How did you come to be where you are now?
I studied law at the University of Vienna, and then after finishing my doctorate I started to work at the Austrian Science Fund. I then moved to work at the Ministry of the Interior, where I drafted laws on asylum and foreign policy issues. Then I headed the office of the police of the third district in Vienna and was responsible for the work of about 300 policemen and women, and about 340 people in administrative roles. I did this for about 10 years, and then afterwards I was the head of the Vienna Foreign Police for a year, before moving back to the police. At the beginning of 2014 I was appointed the head of Austria’s Data Protection Authority, and in February 2018 my colleagues elected me as the chair of the Article 29 Working Party. I was then elected to the position of chairwoman of the European Data Protection Board [EDPB].
Do you think that gender discrimination is still apparent in data law?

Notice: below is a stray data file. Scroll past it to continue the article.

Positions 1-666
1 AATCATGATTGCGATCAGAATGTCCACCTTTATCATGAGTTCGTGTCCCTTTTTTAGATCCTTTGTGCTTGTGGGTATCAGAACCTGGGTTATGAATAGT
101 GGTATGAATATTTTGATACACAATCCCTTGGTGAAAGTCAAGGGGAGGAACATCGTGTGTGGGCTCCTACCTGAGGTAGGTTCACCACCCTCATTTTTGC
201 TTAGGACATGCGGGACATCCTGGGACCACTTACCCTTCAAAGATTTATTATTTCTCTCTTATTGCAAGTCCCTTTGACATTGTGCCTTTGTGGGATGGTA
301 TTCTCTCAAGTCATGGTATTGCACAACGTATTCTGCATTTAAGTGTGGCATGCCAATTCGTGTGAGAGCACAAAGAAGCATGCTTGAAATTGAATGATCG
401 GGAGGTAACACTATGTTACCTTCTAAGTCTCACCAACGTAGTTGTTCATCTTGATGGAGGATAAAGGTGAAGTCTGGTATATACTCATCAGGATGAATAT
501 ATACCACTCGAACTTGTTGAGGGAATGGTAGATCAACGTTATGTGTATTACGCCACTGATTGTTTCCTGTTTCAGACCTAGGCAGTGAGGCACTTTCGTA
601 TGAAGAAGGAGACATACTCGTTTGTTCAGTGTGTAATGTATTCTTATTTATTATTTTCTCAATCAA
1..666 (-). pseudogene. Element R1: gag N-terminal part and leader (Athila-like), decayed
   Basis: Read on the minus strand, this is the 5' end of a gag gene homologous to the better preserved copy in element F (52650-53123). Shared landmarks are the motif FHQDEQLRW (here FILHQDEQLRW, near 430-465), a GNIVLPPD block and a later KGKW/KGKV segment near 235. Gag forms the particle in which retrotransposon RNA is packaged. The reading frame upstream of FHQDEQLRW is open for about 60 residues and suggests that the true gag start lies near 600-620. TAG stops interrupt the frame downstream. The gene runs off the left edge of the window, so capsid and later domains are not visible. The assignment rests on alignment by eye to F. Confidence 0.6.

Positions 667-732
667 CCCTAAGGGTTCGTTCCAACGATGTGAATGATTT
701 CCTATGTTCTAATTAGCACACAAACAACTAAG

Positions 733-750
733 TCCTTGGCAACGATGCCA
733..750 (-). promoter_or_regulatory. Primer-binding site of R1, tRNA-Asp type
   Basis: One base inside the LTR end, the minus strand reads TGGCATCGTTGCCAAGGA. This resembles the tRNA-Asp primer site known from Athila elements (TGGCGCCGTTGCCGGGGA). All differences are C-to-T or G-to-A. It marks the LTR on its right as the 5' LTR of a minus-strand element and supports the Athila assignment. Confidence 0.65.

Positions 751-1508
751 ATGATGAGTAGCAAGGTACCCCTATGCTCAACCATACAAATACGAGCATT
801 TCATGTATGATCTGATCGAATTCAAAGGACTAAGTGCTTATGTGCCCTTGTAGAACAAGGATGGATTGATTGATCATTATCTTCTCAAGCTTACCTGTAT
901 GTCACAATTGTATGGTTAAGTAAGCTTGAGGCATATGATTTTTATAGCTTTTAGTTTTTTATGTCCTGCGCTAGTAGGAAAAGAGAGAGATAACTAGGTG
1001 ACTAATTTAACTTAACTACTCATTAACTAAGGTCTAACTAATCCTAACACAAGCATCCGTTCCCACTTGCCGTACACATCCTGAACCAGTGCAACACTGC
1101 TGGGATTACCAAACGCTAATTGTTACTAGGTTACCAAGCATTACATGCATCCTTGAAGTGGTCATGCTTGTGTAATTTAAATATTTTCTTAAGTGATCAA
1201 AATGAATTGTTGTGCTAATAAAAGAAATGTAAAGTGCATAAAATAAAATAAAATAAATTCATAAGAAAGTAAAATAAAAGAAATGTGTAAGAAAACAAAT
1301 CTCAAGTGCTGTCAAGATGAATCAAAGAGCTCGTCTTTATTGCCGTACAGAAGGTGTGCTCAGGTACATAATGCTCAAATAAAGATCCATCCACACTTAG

Gender discrimination has nothing to do with data law or data protection: it’s a question of equal treatment. In Austria, equal pay day is every February, so there is a lot of work to do for women – but not only in data protection. In data protection and privacy, many of the chief professionals are women.
What do you think has contributed to the number of women practising data law?
Women are leading in privacy because privacy was not a big issue before, as it was really not about the money. Privacy was just about compliance, and many now-chief privacy officers started in the legal department and then they got this privacy role on top of that – because they didn’t say no.
What is gender diversity like at the EDPB?
At the EDPB we have more women than men as head of the data protection authorities.
What challenges are you facing in your work at the moment?
In the EDPB we are focusing on having enough staff to fulfil all of our duties. As for privacy trends, there are no new privacy issues on the table for us – we are trying to solve existing issues.
What are your proudest accomplishments?
Professionally I am proud that I have always tried to speak with my colleagues and staff on an eye-level, and that I have developed an environment of trust and honesty wherever I have been working. In my private life, I am proud that my personal environment is still the same as it was 10 years ago.
What advice would you give to aspiring privacy professionals?
For women, take care that men don’t take over because it’s now about money; and for men, you have to be as good as a woman to be successful.